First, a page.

He's served as a soldier in the Singapore Armed Forces Volunteer Corps (SAFVC) for seven years, and intends to continue as long as he can. Meet SV2 Michael John Ryan.
Singapore has been his home for the past 18 years. For almost half of that time – seven years – he has served in the SAFVC.
In fact, SAFVC Volunteer (SV) 2 Michael John Ryan did not think twice about signing up when applications first opened in 2015.
"Immediately I thought, why not? I wanted to contribute in some way to this place that I call home," said the 44-year-old Singapore Permanent Resident who was originally from Melbourne, Australia.
"It was only after I signed up that I realised that I should have discussed it with my wife first," said SV2 Ryan with a chuckle. "But the deed had been done."
It comes as no surprise that SV2 Ryan, who migrated to Singapore in 2004, is strongly rooted in local culture.
He loves his kopi and teh, and counts nasi lemak as one of his favourite dishes. His sentences are peppered with lots of Singlish – lah and lor roll off his tongue easily.
Yet, there were times when the father-of-two felt disconnected, especially if a colloquial joke or expression was made during conversations with his Singaporean friends.
"There were things that my friends would talk about and share that made me feel like I'm on the outside… Because there are some things that you will only know if you've grown up and experienced it here."
This was also part of the reason SV2 Ryan chose to serve – to get a sense of belonging that Singapore is truly his home, and contribute back in any way he can.
Learning the ropes
Despite hearing stories, SV2 Ryan found basic training nothing like what he had expected.
What kept him going through the mental and physical exertion was a constant hunger for learning. Though he was exhausted at the end of each day, he would wake up wide-eyed and eager to absorb more.
"It was intense, we were damn 'shag' (local slang for tired) but we wanted more. It felt like we never slept, we never stopped," said SV2 Ryan, who enlisted in June 2015.
The significance of what he was doing truly hit him during his weapon presentation at Kranji War Memorial.
Seeing the first few rows of fallen soldiers, he felt a sense of connection as these were his fellow countrymen from the Australian and New Zealand Army Corps. Learning how Singapore fell during World War II also affirmed his decision to join the SAFVC.
"It further fuelled my motivation and desire to contribute to the Services 'cos I have friends and a family here. If there is even a tiny way to support or protect them, I want to do it," said SV2 Ryan, who has a Singaporean wife and five-year-old twin girl and boy.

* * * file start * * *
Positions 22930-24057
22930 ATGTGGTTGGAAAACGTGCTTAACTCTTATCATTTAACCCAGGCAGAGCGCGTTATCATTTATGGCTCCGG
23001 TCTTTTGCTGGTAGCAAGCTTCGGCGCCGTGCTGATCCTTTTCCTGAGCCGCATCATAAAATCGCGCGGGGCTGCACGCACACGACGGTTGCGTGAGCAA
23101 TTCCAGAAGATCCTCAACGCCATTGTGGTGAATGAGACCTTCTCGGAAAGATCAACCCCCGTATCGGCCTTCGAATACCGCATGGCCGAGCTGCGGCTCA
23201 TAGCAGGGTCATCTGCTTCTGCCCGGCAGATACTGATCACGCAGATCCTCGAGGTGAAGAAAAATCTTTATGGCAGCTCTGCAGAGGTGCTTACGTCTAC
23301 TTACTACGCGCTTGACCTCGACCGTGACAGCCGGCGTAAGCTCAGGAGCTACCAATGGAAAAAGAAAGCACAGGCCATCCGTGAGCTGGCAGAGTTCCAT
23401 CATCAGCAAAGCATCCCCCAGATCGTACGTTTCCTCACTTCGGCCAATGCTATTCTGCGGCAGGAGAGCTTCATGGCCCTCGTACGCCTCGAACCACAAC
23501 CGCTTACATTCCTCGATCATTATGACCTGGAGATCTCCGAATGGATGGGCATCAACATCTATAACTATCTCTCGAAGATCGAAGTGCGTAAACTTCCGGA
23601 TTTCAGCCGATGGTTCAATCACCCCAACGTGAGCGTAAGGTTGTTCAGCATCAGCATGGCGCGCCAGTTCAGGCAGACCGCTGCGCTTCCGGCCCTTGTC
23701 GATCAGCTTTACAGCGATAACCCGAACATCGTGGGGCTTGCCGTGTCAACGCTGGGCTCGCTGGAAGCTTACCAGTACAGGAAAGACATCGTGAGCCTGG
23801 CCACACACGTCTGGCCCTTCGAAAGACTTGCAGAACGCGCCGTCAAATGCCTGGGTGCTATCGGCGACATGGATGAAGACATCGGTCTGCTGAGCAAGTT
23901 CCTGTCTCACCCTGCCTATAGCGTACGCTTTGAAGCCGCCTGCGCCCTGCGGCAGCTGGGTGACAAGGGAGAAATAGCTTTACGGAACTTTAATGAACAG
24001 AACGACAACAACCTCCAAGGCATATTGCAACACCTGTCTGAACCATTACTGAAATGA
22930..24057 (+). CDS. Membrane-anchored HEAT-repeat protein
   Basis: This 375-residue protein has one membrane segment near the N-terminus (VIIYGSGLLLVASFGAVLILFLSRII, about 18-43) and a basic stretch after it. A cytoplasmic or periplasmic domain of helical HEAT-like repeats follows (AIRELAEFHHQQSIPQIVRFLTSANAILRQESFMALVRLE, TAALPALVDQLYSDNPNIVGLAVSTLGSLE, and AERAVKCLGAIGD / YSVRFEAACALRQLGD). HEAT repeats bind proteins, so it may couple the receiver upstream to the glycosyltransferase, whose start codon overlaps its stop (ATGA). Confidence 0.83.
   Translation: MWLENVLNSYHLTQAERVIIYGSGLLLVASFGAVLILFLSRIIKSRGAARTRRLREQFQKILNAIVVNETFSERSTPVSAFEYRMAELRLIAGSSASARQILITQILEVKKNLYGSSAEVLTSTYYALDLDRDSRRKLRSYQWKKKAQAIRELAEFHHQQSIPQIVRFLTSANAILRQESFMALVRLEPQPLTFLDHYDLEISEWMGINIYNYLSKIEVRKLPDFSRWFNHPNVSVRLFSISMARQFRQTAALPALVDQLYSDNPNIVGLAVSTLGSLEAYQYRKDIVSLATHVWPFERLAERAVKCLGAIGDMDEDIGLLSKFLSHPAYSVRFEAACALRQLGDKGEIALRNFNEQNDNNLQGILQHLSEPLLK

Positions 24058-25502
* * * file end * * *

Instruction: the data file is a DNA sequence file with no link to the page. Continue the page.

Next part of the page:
Since graduating as an Auxiliary Security Trooper (AST), SV2 Ryan has taken on a myriad of roles.
From performing security trooper duties and being an auxiliary trainer to SAFVC enlistees to joining the inaugural volunteer marching contingent during National Day Parade (NDP) 2019, SV2 Ryan has continued to serve, even during the COVID-19 pandemic.
Recalling how nervous he was during his first armed duty at Clementi Camp in 2018, SV2 Ryan said: "I couldn't have been more 'on' (local slang for enthusiastic). I was so afraid of screwing it up that I stood frozen for two hours."
This is also his most profound memory of serving till date. "You cannot feel more like part of an armed force until you're actually armed and on duty in a critical role. I am the first line of defence and I want to do it well."
Whenever he is on AST duty, this middle-aged ang moh (local slang for Caucasian) in uniform is often at the receiving end of funny looks from people, especially full-time national servicemen (NSFs).
More often than not, they would look at him and search for his rank before asking: "Why you here ah?"
SV2 Ryan would then take the opportunity to strike up a conversation, share his experience and encourage them to look at National Service (NS) positively.
"I always tell them that NS is an opportunity for them to grow and mature while being trained as a soldier. As cliché as it may sound, you get what you put in so take what you can get from this experience as much as possible – you will not regret it."
It is also through these conversations that new friendships are formed. He stays in touch with some through social media, while others pop into his café for a catch-up.
"Ask me anything and I'll answer – I always let my guard down. I want to take a purposeful opportunity to connect with as many people as possible," said SV2 Ryan, who owns local bistro Jimmy Monkey.
With pride, I serve
Despite having served for seven years, SV2 Ryan feels that he has a lot more to give.
When probed further, he revealed that his goal is to complete an equivalent to two years of service, just like what NSFs go through. Only then can "I possibly feel that I have truly contributed," said SV2 Ryan.
Adding that donning the uniform is his way of respecting as well as representing the SAF and the nation, he said: "When someone sees me performing well on duty, they will also feel a sense of pride for the Service. (This is also why) I want to perform well and be the best I can be."
Come 1 Jul, SV2 Ryan will be promoted to the rank of SV3.
While it is nice to be recognised for his service, what makes him truly happy is the pride and respect he receives from his family and friends.
His cousins are always catching up with him just to hear his latest experiences, while several friends have said "I'm so damn proud of you Mike".
"I've gotten closer to my friends and forged deeper relationships. I'm no longer that ang moh buddy, I belong, I'm family."
And he will continue to serve as long as he is allowed to.
"In the 18 years I've been here, I've spent seven years voluntarily with the SAF. We prepare and work hard in order to give our best," said SV2 Ryan.
"I choose to defend my country, my people, my family, my friends and make a commitment and contribution to the place I call home."